What was it like to start a business in Finland in 1872?
If a Finn´s last name ends with letters “us” one can be certain of that his/her ancestors were Lutheran priests in 1600s and 1700s. This was the case also with Lars Krogius sr., who set up his steamship and forwarding agency in Helsinki in 1872.
Lars Krogius sr. was originally a captain of the merchant navy. He participated three around the world journeys between 1857-1963. Quite unusually, his wife accompanied him on board and some of their children were born during the sea journeys.
In 1872 Lars Krogius sr., who was born in 1832, was a 40-year-old headmaster of a navigation school in Helsinki, a position which he held until 1889 despite of his business ventures. In 1872 he was also elected to participate the national Diet, Finnish parliament of the time. The Diet of 1872 enacted Finnish Maritime Code of 1873 and Lars Krogius sr. participated actively in drafting the text of the statute. In 1872 Lars Krogius sr. was thus already a well-established figure in Finnish public life.
The 1860s was a decade that started profound reforms in Finnish society and in business. Even though Finland was part of the Russian Empire, Finland had large autonomy. Legislative work, which had stopped completely in 1809 after Russia invaded Finland, was recommenced only in 1863, when the Russian emperor agreed to summon the first Finnish national Diet in almost 50 years.
During the 1800´s, especially during the first half of the century, the people with money were required to start a business. These people were surprisingly, civil servants, including the clergy as the crown and the church were tightly knit. In addition to the civil servants, were the large landowners, nobles, shipowners and wealthy merchants, amount of which was small. As a result of the annexation of Finland to Russia in 1809, the Finnish army was reduced to a minimum. Former army officers, nobles and landowners who had formerly been on top of the social hierarchy educated their sons as civil servants and priests. Vicars and district judges of large country parishes amassed considerable wealth – they did not have a fixed salary but their remuneration was based on various fees and tax like payments which they could levy. It was a standard practice that even most experienced judges, members of the Senate (now the Supreme Court) applied for a lowly position of a district judge because of the excellent pay.
Vigorous economic growth in Finland started in the latter part of 1800s. New legislation and investments in infrastructure were important contributing factors. Saimaa channel was opened in 1856 and first railway line stared operating in 1862. Finland started minting its own currency in 1860 and 1865 the value of Finnish markka was detached from its parity with Russian rouble. In 1878 Finland adopted the gold standard of the Latin Monetary Union, which meant that one could pay with a Finnish gold coin for example in France and in Italy. Finnish currency remained stable until the first world war, whilst Russian rouble faced repeated crises. The maximum interest rate in Finland was set for 6 % per annum until 1883 and it remained in force for long-term loans even after that.
The ending of the Crimean War in 1856 started an upturn in the business cycle in shipping, and the high freight rates continued until 1874 or so. At the same time Finnish forests started gaining value. Establishing sawmills was deregulated in 1857 and soon after that first paper mills were established. Majority of the land in Southern Finland was in the ownership of private farmers. Most the original farms were quite large, even though the fields may have been small. Forests have been an important source of the national wealth of Finland since 1860´s.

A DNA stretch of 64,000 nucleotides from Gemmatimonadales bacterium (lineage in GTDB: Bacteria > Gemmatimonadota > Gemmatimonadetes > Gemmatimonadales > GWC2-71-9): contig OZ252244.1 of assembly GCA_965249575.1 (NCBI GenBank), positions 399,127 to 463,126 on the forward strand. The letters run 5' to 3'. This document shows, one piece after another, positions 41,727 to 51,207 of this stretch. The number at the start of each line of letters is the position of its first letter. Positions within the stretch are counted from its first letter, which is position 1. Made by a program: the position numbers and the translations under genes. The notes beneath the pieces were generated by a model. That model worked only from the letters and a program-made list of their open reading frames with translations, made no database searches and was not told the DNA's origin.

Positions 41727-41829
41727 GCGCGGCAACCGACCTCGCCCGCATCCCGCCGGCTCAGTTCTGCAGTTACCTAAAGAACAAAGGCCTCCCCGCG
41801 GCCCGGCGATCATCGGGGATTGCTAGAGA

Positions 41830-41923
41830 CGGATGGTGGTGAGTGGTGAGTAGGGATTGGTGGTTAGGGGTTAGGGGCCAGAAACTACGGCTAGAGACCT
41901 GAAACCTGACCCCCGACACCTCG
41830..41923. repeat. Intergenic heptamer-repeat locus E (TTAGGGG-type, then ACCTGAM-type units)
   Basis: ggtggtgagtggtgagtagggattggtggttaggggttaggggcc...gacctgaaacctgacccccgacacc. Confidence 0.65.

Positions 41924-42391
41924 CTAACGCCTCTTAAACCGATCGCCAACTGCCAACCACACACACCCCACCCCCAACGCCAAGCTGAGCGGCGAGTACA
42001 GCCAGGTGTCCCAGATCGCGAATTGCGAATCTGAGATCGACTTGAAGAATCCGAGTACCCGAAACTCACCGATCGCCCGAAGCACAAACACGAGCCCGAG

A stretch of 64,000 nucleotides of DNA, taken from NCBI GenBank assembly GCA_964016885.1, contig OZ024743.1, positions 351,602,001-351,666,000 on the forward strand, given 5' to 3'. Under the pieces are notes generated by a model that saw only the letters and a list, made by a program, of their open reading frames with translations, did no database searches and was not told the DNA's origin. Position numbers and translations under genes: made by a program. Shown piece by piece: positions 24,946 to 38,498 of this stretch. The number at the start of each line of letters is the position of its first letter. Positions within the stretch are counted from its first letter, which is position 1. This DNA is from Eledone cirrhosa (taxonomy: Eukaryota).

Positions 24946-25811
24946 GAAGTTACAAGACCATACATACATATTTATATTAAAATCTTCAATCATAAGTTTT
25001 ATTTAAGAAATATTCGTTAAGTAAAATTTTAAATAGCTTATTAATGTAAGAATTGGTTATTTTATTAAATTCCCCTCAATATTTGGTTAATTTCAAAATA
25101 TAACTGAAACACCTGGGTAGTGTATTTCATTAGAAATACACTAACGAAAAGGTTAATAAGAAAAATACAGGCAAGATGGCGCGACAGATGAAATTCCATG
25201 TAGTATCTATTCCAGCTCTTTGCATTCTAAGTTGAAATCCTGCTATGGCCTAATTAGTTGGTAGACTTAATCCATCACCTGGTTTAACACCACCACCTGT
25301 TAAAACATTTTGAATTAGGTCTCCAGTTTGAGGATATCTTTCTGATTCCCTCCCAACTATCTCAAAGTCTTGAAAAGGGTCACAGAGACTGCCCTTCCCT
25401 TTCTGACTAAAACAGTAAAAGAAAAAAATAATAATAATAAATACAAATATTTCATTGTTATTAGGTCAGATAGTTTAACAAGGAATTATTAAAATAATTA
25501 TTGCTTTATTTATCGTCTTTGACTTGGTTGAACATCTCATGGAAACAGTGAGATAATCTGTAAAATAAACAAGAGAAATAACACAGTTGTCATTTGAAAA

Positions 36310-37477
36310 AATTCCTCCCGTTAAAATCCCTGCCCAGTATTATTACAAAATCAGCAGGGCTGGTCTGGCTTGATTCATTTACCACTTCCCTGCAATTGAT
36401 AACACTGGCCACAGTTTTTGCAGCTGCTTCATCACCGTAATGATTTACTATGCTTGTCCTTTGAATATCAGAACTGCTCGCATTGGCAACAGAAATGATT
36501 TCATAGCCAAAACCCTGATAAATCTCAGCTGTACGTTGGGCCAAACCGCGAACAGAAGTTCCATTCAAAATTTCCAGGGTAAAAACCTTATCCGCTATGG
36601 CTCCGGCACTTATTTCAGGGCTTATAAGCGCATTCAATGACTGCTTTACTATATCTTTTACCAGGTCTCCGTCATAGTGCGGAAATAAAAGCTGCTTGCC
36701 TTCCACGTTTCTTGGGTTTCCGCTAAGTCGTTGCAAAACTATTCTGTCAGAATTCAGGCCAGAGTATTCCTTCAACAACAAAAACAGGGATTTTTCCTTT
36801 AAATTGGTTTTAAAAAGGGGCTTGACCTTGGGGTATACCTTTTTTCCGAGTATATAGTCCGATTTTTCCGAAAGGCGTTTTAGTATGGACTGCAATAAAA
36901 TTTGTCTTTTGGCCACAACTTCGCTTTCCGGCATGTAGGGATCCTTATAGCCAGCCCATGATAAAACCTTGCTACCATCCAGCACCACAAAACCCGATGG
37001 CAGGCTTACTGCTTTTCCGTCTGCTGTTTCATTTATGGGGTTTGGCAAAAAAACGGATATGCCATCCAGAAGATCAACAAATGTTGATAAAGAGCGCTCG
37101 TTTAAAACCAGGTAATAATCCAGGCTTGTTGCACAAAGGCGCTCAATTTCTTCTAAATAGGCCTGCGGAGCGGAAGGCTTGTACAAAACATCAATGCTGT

Finland suffered the last large-scale famine in Western Europe 1866-1868, but after that the general business environment was steady until the first world war.
The first commercial bank in Finland was established in 1862 and quite some time after that, the business financing was scarce. Many businesses that started in the 1860s and 1870s were still financed from private funds.
The business cycle particularly in shipping and in general in the Finnish economy was beneficial in the 1860s and 1870s. The Finnish economics were being liberated from the chains of the mercantilist politics of the past and new legislation was being enacted. What made it easier to expand businesses and to amass fortunes compared with the situation today was that no income or company taxes in the present form existed (income tax was levied 1865-1885 but the revenue of the income tax was insignificant). Mostly only immovable property and the import and export of goods was taxed at that time.
Several personal qualifications and economic trends coincided in case of Lars Krogius sr. when he set up his business in 1872. His father, who had died in 1861, had been a country judge, and his father´s inheritance likely helped him in setting up a business. He had excellent connections with the top tier of the society which is marked by the fact that in 1872, and repeatedly thereafter he was appointed the member of the diet. He had good education and a suitable international work experience to run a forwarding agency.
Later, in 1883 Lars Krogius sr. established shipping company FÅA which turned out to be a even much larger venture than the forwarding agency which he had set up in 1872. His sons Lars jr. and Ernst continued with his father´s businesses and expanded them. Lars Krogius jr. can be credited for example for establishing the first bicycle store in Finland in 1884. Krogius family members were actively involved in the family’s businesses until 1985.During the past two decades the name Lars Krogius has been associated with marine survey and consultancy services.
Panu Karhu – Manager of average agency of Oy Lars Krogius Ab 2001 – 2003